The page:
DPN’s Moles

Home / DPN’s Moles

Dermatosis papulosa nigra(DPN’s) is a unique skin condition seen primarily in persons of color. It appears as small, dark bumps and most commonly affects the face, neck, chest, and back.
We are able to successfully treat DPN’s in our office.

The cause of dermatosis papulosa nigra is uncertain. There is a strong genetic basis for the disorder, and oftentimes the lesions can be seen in several members of the same family. Under the microscope, the lesions are a type of keratosis that is harmless. Dermatosis papulosa nigra is not a skin cancer, and it will not turn into a skin cancer. The condition is chronic, with new lesions appearing over time.


Dermatosis papulosanigra is characterized by multiple, firm, smooth, dark brown to black, flattened papules that measure 1-5 mm in diameter. Lesions occur mainly on the malar area of the face and the forehead, although they also may be found on the neck, upper back, and chest. A small percentage of patients have similar lesions on the upper trunk. Scaling, crusting, and ulceration do not occur.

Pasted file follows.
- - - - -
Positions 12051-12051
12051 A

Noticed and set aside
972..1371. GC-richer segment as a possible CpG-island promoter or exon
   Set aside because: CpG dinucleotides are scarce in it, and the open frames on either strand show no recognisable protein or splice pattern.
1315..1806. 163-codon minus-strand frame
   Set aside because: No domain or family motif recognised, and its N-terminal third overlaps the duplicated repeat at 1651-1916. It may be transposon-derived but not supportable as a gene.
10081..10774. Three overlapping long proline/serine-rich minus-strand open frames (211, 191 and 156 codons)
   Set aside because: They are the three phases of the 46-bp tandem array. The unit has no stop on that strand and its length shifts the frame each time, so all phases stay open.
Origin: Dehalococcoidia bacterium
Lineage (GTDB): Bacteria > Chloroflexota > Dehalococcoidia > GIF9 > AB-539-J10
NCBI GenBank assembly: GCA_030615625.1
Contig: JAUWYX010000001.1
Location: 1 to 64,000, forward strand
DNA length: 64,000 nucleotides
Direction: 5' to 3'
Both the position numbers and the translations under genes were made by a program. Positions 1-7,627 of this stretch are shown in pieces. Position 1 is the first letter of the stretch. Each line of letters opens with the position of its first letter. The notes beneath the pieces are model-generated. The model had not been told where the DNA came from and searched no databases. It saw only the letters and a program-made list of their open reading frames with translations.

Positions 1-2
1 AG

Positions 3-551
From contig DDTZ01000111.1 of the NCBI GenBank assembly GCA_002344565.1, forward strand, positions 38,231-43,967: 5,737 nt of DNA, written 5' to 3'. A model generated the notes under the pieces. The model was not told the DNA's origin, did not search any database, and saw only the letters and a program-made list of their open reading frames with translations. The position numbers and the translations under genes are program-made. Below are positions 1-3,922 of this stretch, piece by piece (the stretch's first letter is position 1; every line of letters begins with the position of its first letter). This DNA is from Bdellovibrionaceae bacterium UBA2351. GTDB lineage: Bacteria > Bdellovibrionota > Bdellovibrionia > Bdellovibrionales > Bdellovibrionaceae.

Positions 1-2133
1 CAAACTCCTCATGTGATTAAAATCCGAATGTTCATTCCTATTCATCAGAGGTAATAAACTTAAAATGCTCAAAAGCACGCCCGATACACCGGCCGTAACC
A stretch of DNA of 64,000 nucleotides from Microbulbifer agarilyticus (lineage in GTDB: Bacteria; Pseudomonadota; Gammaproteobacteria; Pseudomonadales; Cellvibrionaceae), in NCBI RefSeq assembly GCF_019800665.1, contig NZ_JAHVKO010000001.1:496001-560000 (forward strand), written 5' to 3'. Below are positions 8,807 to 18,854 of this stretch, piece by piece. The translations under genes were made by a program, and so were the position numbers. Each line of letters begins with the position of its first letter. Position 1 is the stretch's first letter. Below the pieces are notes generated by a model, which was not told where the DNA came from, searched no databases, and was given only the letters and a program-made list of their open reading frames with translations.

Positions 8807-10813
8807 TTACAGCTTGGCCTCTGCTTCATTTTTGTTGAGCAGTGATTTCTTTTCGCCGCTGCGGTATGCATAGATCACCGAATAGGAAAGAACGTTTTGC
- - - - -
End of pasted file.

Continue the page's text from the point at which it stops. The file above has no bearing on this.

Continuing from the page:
Lesions usually begin during puberty. They tend to increase steadily in number and size as the individual ages

United States
Whereas earlier studies revealed a 10% frequency in adult blacks, more recent data suggest a frequency of approximately 35% in this population.

Dermatosis papulosa nigra is not associated with any mortality or morbidity.

Dermatosis papulosa nigra affects up to 35% of the African American population. Dermatosis papulosa nigra also occurs among Asians, although the exact incidence is unknown.

Females are affected more frequently than males.

Dermatosis papulosa nigra usually begins in adolescence and is rare in persons younger than 7 years. The incidence of dermatosis papulosa nigra, as well as the number and size of individual lesions, increases with age

Contact Us

Send us an email and we'll get back to you, asap. Thank you!

Not readable? Change text. captcha txt

Start typing and press Enter to search

Call Now